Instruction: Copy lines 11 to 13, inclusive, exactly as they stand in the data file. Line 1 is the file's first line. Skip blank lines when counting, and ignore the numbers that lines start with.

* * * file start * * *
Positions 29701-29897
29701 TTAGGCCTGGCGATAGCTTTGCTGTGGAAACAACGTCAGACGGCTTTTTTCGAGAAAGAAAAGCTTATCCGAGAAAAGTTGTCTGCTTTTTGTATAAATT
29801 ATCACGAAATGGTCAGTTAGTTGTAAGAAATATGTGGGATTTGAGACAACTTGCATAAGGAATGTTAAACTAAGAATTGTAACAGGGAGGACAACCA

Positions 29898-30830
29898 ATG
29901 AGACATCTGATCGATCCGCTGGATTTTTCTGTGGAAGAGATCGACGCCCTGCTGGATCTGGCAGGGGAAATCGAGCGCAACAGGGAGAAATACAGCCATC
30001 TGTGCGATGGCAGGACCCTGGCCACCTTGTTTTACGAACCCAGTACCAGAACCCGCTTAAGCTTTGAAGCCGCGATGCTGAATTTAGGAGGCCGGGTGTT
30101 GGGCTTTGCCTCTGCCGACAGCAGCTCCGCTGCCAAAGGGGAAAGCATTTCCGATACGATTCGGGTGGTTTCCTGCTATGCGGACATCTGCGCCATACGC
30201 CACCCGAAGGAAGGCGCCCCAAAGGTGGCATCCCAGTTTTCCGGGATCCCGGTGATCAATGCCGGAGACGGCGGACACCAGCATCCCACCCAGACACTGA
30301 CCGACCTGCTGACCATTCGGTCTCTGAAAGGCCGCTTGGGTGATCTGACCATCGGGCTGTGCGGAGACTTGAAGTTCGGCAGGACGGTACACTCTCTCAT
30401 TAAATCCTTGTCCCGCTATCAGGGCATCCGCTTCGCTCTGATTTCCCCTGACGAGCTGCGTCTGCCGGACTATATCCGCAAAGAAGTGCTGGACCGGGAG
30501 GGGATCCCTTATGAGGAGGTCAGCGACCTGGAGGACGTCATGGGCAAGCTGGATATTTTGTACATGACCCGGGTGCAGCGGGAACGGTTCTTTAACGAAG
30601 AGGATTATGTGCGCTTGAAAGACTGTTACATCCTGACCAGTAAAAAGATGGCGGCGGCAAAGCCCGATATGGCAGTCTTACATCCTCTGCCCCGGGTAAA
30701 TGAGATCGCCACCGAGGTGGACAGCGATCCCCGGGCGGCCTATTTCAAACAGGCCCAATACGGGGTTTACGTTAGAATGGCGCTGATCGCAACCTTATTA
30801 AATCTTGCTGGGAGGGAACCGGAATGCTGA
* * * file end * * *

30401 TAAATCCTTGTCCCGCTATCAGGGCATCCGCTTCGCTCTGATTTCCCCTGACGAGCTGCGTCTGCCGGACTATATCCGCAAAGAAGTGCTGGACCGGGAG
30501 GGGATCCCTTATGAGGAGGTCAGCGACCTGGAGGACGTCATGGGCAAGCTGGATATTTTGTACATGACCCGGGTGCAGCGGGAACGGTTCTTTAACGAAG
30601 AGGATTATGTGCGCTTGAAAGACTGTTACATCCTGACCAGTAAAAAGATGGCGGCGGCAAAGCCCGATATGGCAGTCTTACATCCTCTGCCCCGGGTAAA